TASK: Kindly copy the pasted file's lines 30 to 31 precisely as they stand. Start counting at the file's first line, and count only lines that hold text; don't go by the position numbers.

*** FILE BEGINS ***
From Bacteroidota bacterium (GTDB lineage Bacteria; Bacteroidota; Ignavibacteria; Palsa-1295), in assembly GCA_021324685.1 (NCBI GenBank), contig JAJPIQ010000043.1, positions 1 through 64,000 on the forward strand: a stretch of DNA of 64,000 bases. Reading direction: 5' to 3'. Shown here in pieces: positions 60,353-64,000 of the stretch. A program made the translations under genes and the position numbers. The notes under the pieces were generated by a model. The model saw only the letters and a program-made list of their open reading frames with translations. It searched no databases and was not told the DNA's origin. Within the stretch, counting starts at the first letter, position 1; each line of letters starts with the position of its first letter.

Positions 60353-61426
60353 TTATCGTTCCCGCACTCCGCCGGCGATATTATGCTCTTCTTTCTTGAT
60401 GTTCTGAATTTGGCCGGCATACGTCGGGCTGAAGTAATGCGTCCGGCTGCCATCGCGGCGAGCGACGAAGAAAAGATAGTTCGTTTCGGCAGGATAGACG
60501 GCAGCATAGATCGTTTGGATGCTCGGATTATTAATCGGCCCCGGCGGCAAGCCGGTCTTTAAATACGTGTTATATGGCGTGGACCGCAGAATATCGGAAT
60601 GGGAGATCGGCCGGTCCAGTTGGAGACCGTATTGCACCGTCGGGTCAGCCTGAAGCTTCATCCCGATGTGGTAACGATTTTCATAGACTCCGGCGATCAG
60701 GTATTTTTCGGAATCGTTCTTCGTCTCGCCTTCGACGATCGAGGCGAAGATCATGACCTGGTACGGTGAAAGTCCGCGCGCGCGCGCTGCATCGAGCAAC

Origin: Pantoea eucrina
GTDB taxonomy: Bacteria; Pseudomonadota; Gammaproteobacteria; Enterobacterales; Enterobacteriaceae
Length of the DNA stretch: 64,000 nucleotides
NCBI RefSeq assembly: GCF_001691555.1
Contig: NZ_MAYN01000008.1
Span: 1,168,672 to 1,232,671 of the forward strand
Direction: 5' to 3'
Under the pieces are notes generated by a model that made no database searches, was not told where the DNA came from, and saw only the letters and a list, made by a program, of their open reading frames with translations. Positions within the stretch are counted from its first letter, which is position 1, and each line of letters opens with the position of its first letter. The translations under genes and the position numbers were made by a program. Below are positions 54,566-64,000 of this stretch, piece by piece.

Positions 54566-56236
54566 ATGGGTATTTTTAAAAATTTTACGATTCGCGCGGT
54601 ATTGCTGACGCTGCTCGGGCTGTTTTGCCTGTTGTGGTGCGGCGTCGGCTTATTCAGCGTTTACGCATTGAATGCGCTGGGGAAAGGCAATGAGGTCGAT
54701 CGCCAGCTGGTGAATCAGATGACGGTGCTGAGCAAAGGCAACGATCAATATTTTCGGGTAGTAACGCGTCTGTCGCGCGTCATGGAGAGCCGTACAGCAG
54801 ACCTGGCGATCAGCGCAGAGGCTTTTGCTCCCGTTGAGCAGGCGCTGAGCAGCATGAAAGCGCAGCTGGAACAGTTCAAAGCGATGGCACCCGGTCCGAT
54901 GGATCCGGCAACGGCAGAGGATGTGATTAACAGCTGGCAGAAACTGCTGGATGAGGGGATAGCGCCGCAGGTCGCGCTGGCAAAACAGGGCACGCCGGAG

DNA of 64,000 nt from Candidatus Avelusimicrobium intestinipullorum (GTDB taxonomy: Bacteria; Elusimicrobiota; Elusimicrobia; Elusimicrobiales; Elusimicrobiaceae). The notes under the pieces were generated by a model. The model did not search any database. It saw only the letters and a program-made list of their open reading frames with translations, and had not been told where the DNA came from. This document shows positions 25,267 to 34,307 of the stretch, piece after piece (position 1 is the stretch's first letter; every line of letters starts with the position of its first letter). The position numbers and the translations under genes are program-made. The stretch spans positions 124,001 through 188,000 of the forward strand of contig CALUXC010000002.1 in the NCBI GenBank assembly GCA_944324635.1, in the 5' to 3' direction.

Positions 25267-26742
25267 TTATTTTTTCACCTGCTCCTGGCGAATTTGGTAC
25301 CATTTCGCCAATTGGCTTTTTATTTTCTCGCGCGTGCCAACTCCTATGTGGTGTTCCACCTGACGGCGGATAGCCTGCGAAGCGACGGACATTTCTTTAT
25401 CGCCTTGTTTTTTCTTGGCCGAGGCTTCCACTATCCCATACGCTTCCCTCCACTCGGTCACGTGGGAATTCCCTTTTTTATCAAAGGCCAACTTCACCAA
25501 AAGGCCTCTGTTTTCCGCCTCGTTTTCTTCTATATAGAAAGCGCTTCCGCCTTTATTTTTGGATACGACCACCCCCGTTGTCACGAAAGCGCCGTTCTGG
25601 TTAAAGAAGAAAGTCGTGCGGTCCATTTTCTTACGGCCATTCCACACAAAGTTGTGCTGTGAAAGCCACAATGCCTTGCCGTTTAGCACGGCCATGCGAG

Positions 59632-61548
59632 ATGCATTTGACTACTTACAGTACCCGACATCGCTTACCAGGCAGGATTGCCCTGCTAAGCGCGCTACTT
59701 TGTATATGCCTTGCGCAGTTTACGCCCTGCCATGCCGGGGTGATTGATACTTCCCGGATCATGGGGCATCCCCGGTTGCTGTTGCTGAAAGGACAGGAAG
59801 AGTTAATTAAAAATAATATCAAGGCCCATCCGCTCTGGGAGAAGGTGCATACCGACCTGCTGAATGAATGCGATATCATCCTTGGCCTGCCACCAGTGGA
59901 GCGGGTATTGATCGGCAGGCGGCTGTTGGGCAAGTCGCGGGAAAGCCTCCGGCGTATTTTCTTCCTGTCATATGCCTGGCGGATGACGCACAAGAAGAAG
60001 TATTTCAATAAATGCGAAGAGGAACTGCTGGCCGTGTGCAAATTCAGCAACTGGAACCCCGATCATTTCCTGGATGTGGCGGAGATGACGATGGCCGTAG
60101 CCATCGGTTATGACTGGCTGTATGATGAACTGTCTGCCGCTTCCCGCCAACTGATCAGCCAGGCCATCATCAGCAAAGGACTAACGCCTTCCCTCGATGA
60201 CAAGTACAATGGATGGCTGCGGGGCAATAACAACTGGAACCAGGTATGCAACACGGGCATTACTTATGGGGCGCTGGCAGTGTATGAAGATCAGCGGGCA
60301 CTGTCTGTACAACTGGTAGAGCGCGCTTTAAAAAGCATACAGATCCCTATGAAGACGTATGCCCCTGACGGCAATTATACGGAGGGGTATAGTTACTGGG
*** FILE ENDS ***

59632 ATGCATTTGACTACTTACAGTACCCGACATCGCTTACCAGGCAGGATTGCCCTGCTAAGCGCGCTACTT
59701 TGTATATGCCTTGCGCAGTTTACGCCCTGCCATGCCGGGGTGATTGATACTTCCCGGATCATGGGGCATCCCCGGTTGCTGTTGCTGAAAGGACAGGAAG